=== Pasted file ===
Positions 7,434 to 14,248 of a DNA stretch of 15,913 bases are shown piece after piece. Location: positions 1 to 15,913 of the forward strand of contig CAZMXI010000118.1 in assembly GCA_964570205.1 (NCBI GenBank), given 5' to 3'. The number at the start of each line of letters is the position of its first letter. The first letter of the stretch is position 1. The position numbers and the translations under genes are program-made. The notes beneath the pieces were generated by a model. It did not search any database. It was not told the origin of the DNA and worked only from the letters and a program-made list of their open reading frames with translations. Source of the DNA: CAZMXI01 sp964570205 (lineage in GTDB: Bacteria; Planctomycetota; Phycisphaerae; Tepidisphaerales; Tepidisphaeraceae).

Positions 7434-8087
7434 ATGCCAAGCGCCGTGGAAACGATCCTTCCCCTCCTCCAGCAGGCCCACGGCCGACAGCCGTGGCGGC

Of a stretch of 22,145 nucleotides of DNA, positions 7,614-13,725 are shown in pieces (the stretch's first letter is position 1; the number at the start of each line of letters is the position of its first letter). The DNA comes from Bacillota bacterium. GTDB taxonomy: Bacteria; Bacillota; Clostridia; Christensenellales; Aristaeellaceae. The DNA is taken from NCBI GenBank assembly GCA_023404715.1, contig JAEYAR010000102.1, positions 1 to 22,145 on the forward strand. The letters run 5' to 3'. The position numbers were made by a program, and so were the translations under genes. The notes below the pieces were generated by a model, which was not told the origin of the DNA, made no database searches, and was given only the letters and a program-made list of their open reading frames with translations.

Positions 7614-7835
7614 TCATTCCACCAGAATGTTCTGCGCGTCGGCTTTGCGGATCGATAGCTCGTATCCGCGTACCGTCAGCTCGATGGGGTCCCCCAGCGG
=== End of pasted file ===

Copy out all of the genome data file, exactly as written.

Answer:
Positions 7,434 to 14,248 of a DNA stretch of 15,913 bases are shown piece after piece. Location: positions 1 to 15,913 of the forward strand of contig CAZMXI010000118.1 in assembly GCA_964570205.1 (NCBI GenBank), given 5' to 3'. The number at the start of each line of letters is the position of its first letter. The first letter of the stretch is position 1. The position numbers and the translations under genes are program-made. The notes beneath the pieces were generated by a model. It did not search any database. It was not told the origin of the DNA and worked only from the letters and a program-made list of their open reading frames with translations. Source of the DNA: CAZMXI01 sp964570205 (lineage in GTDB: Bacteria; Planctomycetota; Phycisphaerae; Tepidisphaerales; Tepidisphaeraceae).

Positions 7434-8087
7434 ATGCCAAGCGCCGTGGAAACGATCCTTCCCCTCCTCCAGCAGGCCCACGGCCGACAGCCGTGGCGGC

Of a stretch of 22,145 nucleotides of DNA, positions 7,614-13,725 are shown in pieces (the stretch's first letter is position 1; the number at the start of each line of letters is the position of its first letter). The DNA comes from Bacillota bacterium. GTDB taxonomy: Bacteria; Bacillota; Clostridia; Christensenellales; Aristaeellaceae. The DNA is taken from NCBI GenBank assembly GCA_023404715.1, contig JAEYAR010000102.1, positions 1 to 22,145 on the forward strand. The letters run 5' to 3'. The position numbers were made by a program, and so were the translations under genes. The notes below the pieces were generated by a model, which was not told the origin of the DNA, made no database searches, and was given only the letters and a program-made list of their open reading frames with translations.

Positions 7614-7835
7614 TCATTCCACCAGAATGTTCTGCGCGTCGGCTTTGCGGATCGATAGCTCGTATCCGCGTACCGTCAGCTCGATGGGGTCCCCCAGCGG